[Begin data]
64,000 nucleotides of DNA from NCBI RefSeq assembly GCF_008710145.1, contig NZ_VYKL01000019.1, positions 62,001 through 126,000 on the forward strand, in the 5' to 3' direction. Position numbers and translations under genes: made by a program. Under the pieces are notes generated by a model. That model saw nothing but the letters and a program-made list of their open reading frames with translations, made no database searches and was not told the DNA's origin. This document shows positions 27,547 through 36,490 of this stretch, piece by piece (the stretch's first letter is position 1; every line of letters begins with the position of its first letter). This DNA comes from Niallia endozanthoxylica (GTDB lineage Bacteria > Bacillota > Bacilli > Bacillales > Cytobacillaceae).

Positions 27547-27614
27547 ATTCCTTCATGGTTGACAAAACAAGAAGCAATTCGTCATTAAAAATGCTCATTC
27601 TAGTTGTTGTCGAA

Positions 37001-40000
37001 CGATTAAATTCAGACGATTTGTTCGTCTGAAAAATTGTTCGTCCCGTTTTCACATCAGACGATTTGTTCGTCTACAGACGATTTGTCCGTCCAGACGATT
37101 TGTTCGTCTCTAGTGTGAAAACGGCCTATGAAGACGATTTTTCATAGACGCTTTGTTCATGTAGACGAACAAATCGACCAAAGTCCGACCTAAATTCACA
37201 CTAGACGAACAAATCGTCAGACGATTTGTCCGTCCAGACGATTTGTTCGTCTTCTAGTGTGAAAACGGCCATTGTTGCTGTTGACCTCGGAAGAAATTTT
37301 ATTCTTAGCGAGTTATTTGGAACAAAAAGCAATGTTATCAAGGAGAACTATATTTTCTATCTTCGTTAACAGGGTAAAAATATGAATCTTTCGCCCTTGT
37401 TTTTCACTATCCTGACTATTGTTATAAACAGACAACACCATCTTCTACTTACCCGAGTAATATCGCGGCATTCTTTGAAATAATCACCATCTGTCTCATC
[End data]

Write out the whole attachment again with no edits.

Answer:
64,000 nucleotides of DNA from NCBI RefSeq assembly GCF_008710145.1, contig NZ_VYKL01000019.1, positions 62,001 through 126,000 on the forward strand, in the 5' to 3' direction. Position numbers and translations under genes: made by a program. Under the pieces are notes generated by a model. That model saw nothing but the letters and a program-made list of their open reading frames with translations, made no database searches and was not told the DNA's origin. This document shows positions 27,547 through 36,490 of this stretch, piece by piece (the stretch's first letter is position 1; every line of letters begins with the position of its first letter). This DNA comes from Niallia endozanthoxylica (GTDB lineage Bacteria > Bacillota > Bacilli > Bacillales > Cytobacillaceae).

Positions 27547-27614
27547 ATTCCTTCATGGTTGACAAAACAAGAAGCAATTCGTCATTAAAAATGCTCATTC
27601 TAGTTGTTGTCGAA

Positions 37001-40000
37001 CGATTAAATTCAGACGATTTGTTCGTCTGAAAAATTGTTCGTCCCGTTTTCACATCAGACGATTTGTTCGTCTACAGACGATTTGTCCGTCCAGACGATT
37101 TGTTCGTCTCTAGTGTGAAAACGGCCTATGAAGACGATTTTTCATAGACGCTTTGTTCATGTAGACGAACAAATCGACCAAAGTCCGACCTAAATTCACA
37201 CTAGACGAACAAATCGTCAGACGATTTGTCCGTCCAGACGATTTGTTCGTCTTCTAGTGTGAAAACGGCCATTGTTGCTGTTGACCTCGGAAGAAATTTT
37301 ATTCTTAGCGAGTTATTTGGAACAAAAAGCAATGTTATCAAGGAGAACTATATTTTCTATCTTCGTTAACAGGGTAAAAATATGAATCTTTCGCCCTTGT
37401 TTTTCACTATCCTGACTATTGTTATAAACAGACAACACCATCTTCTACTTACCCGAGTAATATCGCGGCATTCTTTGAAATAATCACCATCTGTCTCATC